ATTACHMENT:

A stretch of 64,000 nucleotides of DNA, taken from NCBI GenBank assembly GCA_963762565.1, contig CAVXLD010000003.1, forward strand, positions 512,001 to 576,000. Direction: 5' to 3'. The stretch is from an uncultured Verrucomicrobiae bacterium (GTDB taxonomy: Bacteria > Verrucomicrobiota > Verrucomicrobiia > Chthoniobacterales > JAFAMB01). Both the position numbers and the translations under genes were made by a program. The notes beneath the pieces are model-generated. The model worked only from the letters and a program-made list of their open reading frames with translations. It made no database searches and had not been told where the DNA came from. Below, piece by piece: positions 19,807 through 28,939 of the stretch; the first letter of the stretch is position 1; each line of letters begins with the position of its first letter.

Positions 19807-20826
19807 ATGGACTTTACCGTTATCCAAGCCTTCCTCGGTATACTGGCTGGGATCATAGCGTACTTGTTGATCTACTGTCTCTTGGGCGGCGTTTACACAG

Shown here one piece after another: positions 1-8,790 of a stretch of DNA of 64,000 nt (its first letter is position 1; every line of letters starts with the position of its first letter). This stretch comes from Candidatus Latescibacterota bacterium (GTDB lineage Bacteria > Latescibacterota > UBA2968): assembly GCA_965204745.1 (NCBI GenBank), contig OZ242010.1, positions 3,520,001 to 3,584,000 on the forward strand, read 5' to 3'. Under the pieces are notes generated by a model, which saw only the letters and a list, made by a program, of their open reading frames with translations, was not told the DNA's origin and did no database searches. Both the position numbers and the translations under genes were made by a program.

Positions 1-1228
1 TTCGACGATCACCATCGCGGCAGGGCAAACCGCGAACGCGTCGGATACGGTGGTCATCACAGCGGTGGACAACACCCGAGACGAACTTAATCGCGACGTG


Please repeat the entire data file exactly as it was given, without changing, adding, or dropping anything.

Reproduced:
A stretch of 64,000 nucleotides of DNA, taken from NCBI GenBank assembly GCA_963762565.1, contig CAVXLD010000003.1, forward strand, positions 512,001 to 576,000. Direction: 5' to 3'. The stretch is from an uncultured Verrucomicrobiae bacterium (GTDB taxonomy: Bacteria > Verrucomicrobiota > Verrucomicrobiia > Chthoniobacterales > JAFAMB01). Both the position numbers and the translations under genes were made by a program. The notes beneath the pieces are model-generated. The model worked only from the letters and a program-made list of their open reading frames with translations. It made no database searches and had not been told where the DNA came from. Below, piece by piece: positions 19,807 through 28,939 of the stretch; the first letter of the stretch is position 1; each line of letters begins with the position of its first letter.

Positions 19807-20826
19807 ATGGACTTTACCGTTATCCAAGCCTTCCTCGGTATACTGGCTGGGATCATAGCGTACTTGTTGATCTACTGTCTCTTGGGCGGCGTTTACACAG

Shown here one piece after another: positions 1-8,790 of a stretch of DNA of 64,000 nt (its first letter is position 1; every line of letters starts with the position of its first letter). This stretch comes from Candidatus Latescibacterota bacterium (GTDB lineage Bacteria > Latescibacterota > UBA2968): assembly GCA_965204745.1 (NCBI GenBank), contig OZ242010.1, positions 3,520,001 to 3,584,000 on the forward strand, read 5' to 3'. Under the pieces are notes generated by a model, which saw only the letters and a list, made by a program, of their open reading frames with translations, was not told the DNA's origin and did no database searches. Both the position numbers and the translations under genes were made by a program.

Positions 1-1228
1 TTCGACGATCACCATCGCGGCAGGGCAAACCGCGAACGCGTCGGATACGGTGGTCATCACAGCGGTGGACAACACCCGAGACGAACTTAATCGCGACGTG